Festival of Seas

CCMI People’s Choice Award 2019

CCMI People’s Choice Award 2019

CCMI is again recognizing efforts of those who have contributed in a significant way to ocean and coral reef conservation at the annual Festival of Seas Gala by awarding the People’s Choice Award to a worthy nominee.

The People’s Choice Award is nominated and voted on by members of the public, with the goal to recognise both an individual and an organisation/group that have made significant positive impacts on the marine environment. Whether through a project, programme or event, nominees demonstrate leadership and commitment to bringing about a transformative impact on the ocean habitats, especially coral reefs, in the Cayman Islands, from January 1, 2018 – June 30, 2019.

Read more about each nominee’s contribution by expanding the details below. From 16-29 September, members of the public can vote on their choice for this award. CCMI will announce the winner at Festival of Seas on 16th November 2019!

Individual Nominees

Linda was nominated for her work to with the Cruise Port Referendum (CPR), a grass roots initiative, as she has devoted significant time to collecting signatures for the petition and working behind the scenes of the CPR to ensure a democratic approach to the construction of a cruise berthing facility in George Town. A leader with Plastic Free Cayman, Linda is very concerned about the impact a cruise berthing facility will have on coral reefs in George Town. She wants to do her part to ensure that any development in this area is done with sustainability and protection of the coral reefs at the forefront of plans.

Bonnie is a passionate conservationist in Cayman Brac who works entirely as a volunteer and often singlehandedly. In spite of being a one-woman team, she has initiated and managed a broad range of programmes aimed at managing the biodiversity of the island. In 2010, Bonnie began coordinating sea turtle nesting beach monitoring in Cayman Brac. Every year, she assembles, trains, leads, and inspires a dedicated team of community members to find, mark, and protect sea turtle nests around the island. Bonnie has conducted public education, outreach, and volunteer training efforts to ensure that her legacy of sea turtle research and conservation is continued.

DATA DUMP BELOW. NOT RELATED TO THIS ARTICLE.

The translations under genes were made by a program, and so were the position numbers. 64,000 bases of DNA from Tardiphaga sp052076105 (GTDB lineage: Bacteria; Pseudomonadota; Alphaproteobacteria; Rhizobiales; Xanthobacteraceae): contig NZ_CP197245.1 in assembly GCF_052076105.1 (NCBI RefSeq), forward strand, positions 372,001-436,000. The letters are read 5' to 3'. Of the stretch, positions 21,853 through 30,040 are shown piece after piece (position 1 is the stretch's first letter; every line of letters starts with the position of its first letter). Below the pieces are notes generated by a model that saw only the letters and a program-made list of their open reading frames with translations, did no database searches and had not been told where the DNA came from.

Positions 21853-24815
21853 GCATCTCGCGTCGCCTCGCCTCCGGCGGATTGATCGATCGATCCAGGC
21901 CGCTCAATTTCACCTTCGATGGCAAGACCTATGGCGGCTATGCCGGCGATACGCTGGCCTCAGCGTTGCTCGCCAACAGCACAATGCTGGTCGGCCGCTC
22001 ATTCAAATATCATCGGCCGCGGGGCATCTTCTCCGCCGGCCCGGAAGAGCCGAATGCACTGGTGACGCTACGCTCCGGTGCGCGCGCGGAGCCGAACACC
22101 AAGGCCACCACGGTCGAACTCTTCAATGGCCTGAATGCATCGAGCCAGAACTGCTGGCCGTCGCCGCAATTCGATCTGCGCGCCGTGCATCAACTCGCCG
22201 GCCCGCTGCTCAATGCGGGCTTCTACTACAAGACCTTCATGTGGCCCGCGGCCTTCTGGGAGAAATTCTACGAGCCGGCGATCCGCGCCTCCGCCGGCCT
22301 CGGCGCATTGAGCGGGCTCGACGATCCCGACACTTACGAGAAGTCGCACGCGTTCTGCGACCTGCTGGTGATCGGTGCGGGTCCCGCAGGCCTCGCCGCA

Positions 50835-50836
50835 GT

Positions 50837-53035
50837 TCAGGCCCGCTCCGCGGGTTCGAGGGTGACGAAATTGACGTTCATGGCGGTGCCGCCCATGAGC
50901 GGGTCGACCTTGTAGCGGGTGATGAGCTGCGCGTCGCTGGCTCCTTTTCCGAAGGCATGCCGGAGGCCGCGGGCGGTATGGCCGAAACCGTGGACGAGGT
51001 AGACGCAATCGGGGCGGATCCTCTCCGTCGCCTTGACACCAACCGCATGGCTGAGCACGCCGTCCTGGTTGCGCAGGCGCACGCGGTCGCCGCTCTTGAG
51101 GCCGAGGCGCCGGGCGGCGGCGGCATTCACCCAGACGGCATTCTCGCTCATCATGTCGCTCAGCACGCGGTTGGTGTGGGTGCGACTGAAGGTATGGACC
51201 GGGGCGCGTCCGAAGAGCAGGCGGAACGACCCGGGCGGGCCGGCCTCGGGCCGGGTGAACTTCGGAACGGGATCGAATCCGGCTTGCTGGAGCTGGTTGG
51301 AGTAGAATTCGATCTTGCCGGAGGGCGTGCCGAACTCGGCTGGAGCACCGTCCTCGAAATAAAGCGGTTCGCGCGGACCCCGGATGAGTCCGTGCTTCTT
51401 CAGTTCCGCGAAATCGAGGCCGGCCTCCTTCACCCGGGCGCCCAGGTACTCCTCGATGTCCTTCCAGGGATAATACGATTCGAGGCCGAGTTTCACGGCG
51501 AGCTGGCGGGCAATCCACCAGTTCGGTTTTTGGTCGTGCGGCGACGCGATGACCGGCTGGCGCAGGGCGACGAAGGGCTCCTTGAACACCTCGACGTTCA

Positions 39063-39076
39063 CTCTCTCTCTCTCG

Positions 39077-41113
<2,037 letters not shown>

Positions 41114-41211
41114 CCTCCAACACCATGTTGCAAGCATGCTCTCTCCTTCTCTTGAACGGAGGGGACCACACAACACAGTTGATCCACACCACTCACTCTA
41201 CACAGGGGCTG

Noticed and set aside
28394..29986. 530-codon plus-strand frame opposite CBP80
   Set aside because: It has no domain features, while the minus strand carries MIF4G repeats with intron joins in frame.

By day, Bill is a science teacher at CIS, educating students about the world around them. In his free time, Bill expresses his passion for the environment and for his students with his work as Education Coordinator for Plastic Free Cayman. In addition to efforts to raise awareness around the Cayman Islands about plastic pollution, Bill inspired and mentored students at CIS to create a youth advocacy group: Protect Our Future.

Bill has given a tremendous amount of time to support the work of Plastic Free Cayman by leading the education booths at beach clean ups and providing support for the organisation’s growing efforts to reduce plastic consumption in Cayman. Educating the next generations is vital in the step towards reducing plastic pollution, and Bill has done so much in both personal and professional circles to make this issue as widely publicized as possible.

Michael Ridley spearheaded a project to raise $15,500 in order to lease a high-tech camera that is used at a key nesting beach at Sand Hole Road in Boatswains Bay for the duration of turtle nesting season (2019). Sand Hole Road is a critical nesting beach for sea turtles in the Cayman Islands, and having a monitoring system to watch for and hopefully deter poaching of sea turtles is important to the long-term efforts to save and grow the local nesting population of the threatened green sea turtle.

As the removal of one nesting sea turtle by poaching from the nesting population can impact the overall health of the sea turtle population, ensuring the safety of all sea turtles in the Cayman Islands is important. Allowing for remote monitoring and then deployment of the DoE enforcement officers when necessary to secure the beach for a nesting turtle can better utilize staffing resources while also preventing poaching of such a vulnerable species. If deemed successful, Michael’s efforts may expand to include additional beaches in future years.

These amazing winter residents of the islands have penned and photographed four books about Cayman’s local wildlife and, earlier this year, delivered a signed copy of the fourth book to the Department of Environment (DoE)! This book focuses on Cayman’s various shrimp species and is appropriately entitled ‘Cayman Has Shrimp and Amphipods, Isopods, Mysids and Spiders’. It has more than 100 pages of top-notch colour photos and describes each species photographed in detail. Previous scientific tomes written by the trio have focused on crabs and worms, among other species.